Natural approaches make a real difference in osteoporosis. None of these methods qualifies as a cure, but all of them make a sometimes intangible but very satisfying difference in bone health.
At least 43 clinical studies involving over 4000 women have looked at the benefits of exercise in preventing and treating osteoporosis. No-weight bearing but vigorous exercise seems to be best for preventing fractures of the femur. Progressive weight training seems to be the most effective form of exercise for preventing fractures of the spine. Overall, exercise increases bone mineral density slightly and reduces the risk of fractures slightly.
A clinical trial found that praying for women who have osteoporosis was associated with worsened bone mineral density. However, this study recruited people who had performed the same prayer at least weekly for 40 years or more. It is possible that the postures required by the prayer account for the differences in the strength of bone.
Scientists at Rockefeller University and NYU report that a 12-minute yoga routine done every day may reverse bone loss caused by osteoporosis. A study of 741 volunteers who did the routine for 10 years found that the average increase in bone mineral density in the hip was 50 percent, but there were large individual variations in the effectiveness of the intervention.
4. Kitty care
Scientists who study cats believe that a cat's purring is its natural mechanism for maintaining bone mineral density that otherwise would be depleted during long periods of sleep and inactivity. Snuggling up to your feline companion may have a beneficial effect on your bones, too. Because cats purr in the range of 20 to 140 Hz, they help the humans they own lower stress hormone levels that interfere with bone formation.
5. Tualang honey
Malaysian scientists have done clinical studies of the benefits of a locally produced "tualang" honey for bone health in postmenopausal women. The honey has unquestionably potent antioxidant power. It is, according to these scientists, richer in antioxidant phenols than any other tested tropical honey. Tropic honey has to be rich in antioxidants to avoid spoilage. In laboratory tests, the quercetin content of the honey seems to be responsible for reducing the activity of bone-destructive osteoclasts, and in a clinical trial with Malaysian women, taking 20 grams (a little less than an ounce) a day of the honey was as effective in restoring bone mineral density as estrogen replacement therapy. The science of how the honey works is far from being worked out, but it would be worth a try for almost any woman who has osteoporosis.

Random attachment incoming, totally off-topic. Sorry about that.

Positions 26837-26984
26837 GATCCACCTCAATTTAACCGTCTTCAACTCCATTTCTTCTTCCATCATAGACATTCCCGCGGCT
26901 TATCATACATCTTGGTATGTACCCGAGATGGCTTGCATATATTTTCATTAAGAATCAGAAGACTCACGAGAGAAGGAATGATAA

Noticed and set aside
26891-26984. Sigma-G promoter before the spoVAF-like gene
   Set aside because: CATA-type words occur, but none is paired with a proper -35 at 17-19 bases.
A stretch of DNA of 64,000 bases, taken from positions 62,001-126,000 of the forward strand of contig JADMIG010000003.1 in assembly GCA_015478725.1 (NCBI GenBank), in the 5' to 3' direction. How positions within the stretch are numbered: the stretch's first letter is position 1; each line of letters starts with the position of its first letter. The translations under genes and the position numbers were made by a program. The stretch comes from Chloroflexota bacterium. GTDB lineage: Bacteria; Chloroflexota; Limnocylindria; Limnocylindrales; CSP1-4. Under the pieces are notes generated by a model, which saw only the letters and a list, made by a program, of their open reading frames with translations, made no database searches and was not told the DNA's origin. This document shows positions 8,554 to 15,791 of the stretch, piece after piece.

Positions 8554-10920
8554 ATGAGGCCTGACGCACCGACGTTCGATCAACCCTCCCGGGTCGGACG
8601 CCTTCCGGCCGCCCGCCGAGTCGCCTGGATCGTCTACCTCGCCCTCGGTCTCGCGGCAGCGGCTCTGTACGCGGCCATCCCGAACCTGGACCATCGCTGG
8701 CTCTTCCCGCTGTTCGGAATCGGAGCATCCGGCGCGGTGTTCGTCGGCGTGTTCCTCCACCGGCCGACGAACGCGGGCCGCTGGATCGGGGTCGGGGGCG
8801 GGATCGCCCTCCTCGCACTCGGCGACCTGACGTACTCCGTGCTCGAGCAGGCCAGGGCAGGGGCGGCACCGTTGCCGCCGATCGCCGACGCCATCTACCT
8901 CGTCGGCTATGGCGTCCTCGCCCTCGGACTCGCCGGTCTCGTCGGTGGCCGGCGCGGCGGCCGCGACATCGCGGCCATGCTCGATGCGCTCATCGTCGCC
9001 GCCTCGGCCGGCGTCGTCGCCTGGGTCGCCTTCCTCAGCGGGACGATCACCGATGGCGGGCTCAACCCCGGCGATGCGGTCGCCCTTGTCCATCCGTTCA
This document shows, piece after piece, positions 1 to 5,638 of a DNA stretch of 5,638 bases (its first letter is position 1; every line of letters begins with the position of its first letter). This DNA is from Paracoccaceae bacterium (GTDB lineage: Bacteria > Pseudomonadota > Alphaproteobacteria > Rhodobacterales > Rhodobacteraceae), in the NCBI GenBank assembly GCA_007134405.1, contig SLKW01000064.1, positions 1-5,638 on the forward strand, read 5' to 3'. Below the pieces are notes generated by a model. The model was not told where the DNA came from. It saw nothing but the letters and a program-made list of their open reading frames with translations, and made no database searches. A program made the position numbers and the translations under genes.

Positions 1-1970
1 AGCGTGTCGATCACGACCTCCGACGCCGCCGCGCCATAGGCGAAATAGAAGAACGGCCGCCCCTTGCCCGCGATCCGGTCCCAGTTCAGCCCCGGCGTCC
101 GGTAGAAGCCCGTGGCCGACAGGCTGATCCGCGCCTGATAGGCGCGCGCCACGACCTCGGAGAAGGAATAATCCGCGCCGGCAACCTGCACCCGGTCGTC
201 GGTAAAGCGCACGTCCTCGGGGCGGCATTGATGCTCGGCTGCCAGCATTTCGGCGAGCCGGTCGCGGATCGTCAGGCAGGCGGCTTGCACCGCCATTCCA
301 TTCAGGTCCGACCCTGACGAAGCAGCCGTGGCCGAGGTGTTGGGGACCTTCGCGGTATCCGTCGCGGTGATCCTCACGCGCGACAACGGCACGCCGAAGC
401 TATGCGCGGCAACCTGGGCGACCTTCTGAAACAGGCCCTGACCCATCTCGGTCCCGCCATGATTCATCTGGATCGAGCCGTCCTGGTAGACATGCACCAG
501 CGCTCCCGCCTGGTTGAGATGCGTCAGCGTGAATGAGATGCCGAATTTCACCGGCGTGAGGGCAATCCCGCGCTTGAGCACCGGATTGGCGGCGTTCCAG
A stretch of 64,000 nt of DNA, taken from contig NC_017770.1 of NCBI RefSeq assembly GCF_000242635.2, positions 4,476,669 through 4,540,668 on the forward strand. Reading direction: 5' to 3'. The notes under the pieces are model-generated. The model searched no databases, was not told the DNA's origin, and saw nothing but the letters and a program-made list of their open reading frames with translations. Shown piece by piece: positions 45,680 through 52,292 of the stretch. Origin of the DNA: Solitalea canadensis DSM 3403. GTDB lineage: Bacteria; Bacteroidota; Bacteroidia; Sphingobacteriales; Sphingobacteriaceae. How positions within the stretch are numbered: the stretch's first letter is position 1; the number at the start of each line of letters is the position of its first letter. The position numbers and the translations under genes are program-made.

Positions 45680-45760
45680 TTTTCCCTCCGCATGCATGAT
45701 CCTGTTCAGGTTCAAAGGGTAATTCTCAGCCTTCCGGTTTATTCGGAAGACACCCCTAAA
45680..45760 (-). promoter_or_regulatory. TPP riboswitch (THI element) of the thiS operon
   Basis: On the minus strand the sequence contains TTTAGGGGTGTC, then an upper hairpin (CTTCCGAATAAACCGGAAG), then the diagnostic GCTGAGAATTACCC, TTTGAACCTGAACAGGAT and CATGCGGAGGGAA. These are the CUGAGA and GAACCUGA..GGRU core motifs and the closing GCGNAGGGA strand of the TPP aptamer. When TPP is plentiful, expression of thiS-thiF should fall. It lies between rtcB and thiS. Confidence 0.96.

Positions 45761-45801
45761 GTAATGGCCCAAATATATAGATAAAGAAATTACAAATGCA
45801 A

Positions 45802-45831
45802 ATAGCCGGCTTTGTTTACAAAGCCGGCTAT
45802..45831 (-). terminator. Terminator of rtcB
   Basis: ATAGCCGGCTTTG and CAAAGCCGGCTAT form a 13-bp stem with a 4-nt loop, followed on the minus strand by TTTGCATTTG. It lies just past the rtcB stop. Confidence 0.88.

6. Magnet therapy
There is a long history for various magnet therapy cures for bone diseases. There is an easy way to distinguish potentially helpful forms of magnet therapy from wastes of time and money. The magnets that make a difference create pulsating current. They aren't refrigerator magnets. A pulsating magnetic field helps cells of all kinds expel sodium, import potassium, and modify their surface voltage so that they absorb more minerals. Bone cells (and pancreatic cells) are especially susceptible to this effect.
7. Kacip fatima
Kacip fatima (botanical name Labisia pumila) is a Malaysian herb that is capturing a great deal of research attention. Completed scientific studies are only at the laboratory safety testing stages, but it appears that extracts of the herb enhance the collagen connections in bone after menopause.
8. Natural dentistry
Natural health commentators have been telling the world for years that mercury amalgams for filling cavities are toxic. More recentlythe claim is that titanium in dental implants causes granulomas that weaken bone, but evidence for this claim is lacking.
9 and 10. Dietary intervention and nutritional supplements
There is enough evidence for taking calcium and vitamin D supplements for preventing and treating osteoporosis that they can't really be considered "alternative". However, there is also a growing body of evidence for a holistic program of nutritional supplementation that includes magnesium, vitamin K, boron, silica, and bone growth factors. There is very little downside to taking the recommended daily intake of a variety of bone-related nutrients, and they don't cost a lot of money. Nutritional supplements are a good idea for anyone who is concerned about bone health.